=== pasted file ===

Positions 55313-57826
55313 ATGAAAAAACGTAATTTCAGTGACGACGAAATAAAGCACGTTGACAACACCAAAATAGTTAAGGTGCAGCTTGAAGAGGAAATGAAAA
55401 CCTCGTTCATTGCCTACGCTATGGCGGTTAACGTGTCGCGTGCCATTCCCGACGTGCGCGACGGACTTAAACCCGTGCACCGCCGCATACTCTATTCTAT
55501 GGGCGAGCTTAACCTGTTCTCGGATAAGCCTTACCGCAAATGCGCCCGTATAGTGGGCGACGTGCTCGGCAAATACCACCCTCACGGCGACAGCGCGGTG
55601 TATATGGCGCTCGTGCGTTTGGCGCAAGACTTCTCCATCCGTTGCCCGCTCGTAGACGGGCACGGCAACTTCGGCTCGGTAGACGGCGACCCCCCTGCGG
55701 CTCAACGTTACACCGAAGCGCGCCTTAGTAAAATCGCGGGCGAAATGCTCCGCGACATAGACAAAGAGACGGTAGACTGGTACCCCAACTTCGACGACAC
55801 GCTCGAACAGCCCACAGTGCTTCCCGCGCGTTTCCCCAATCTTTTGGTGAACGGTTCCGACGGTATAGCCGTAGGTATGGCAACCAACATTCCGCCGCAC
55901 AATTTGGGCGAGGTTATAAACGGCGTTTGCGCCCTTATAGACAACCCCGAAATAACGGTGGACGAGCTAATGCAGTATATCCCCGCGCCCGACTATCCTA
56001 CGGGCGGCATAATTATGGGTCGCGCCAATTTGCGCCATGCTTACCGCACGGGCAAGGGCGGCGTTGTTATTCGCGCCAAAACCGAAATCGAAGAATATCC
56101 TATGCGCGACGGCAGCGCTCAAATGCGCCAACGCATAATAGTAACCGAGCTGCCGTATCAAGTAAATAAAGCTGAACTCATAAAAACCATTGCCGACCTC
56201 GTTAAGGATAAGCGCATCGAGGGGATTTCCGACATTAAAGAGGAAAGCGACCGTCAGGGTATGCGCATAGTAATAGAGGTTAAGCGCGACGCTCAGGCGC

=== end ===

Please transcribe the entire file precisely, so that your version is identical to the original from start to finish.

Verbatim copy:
Positions 55313-57826
55313 ATGAAAAAACGTAATTTCAGTGACGACGAAATAAAGCACGTTGACAACACCAAAATAGTTAAGGTGCAGCTTGAAGAGGAAATGAAAA
55401 CCTCGTTCATTGCCTACGCTATGGCGGTTAACGTGTCGCGTGCCATTCCCGACGTGCGCGACGGACTTAAACCCGTGCACCGCCGCATACTCTATTCTAT
55501 GGGCGAGCTTAACCTGTTCTCGGATAAGCCTTACCGCAAATGCGCCCGTATAGTGGGCGACGTGCTCGGCAAATACCACCCTCACGGCGACAGCGCGGTG
55601 TATATGGCGCTCGTGCGTTTGGCGCAAGACTTCTCCATCCGTTGCCCGCTCGTAGACGGGCACGGCAACTTCGGCTCGGTAGACGGCGACCCCCCTGCGG
55701 CTCAACGTTACACCGAAGCGCGCCTTAGTAAAATCGCGGGCGAAATGCTCCGCGACATAGACAAAGAGACGGTAGACTGGTACCCCAACTTCGACGACAC
55801 GCTCGAACAGCCCACAGTGCTTCCCGCGCGTTTCCCCAATCTTTTGGTGAACGGTTCCGACGGTATAGCCGTAGGTATGGCAACCAACATTCCGCCGCAC
55901 AATTTGGGCGAGGTTATAAACGGCGTTTGCGCCCTTATAGACAACCCCGAAATAACGGTGGACGAGCTAATGCAGTATATCCCCGCGCCCGACTATCCTA
56001 CGGGCGGCATAATTATGGGTCGCGCCAATTTGCGCCATGCTTACCGCACGGGCAAGGGCGGCGTTGTTATTCGCGCCAAAACCGAAATCGAAGAATATCC
56101 TATGCGCGACGGCAGCGCTCAAATGCGCCAACGCATAATAGTAACCGAGCTGCCGTATCAAGTAAATAAAGCTGAACTCATAAAAACCATTGCCGACCTC
56201 GTTAAGGATAAGCGCATCGAGGGGATTTCCGACATTAAAGAGGAAAGCGACCGTCAGGGTATGCGCATAGTAATAGAGGTTAAGCGCGACGCTCAGGCGC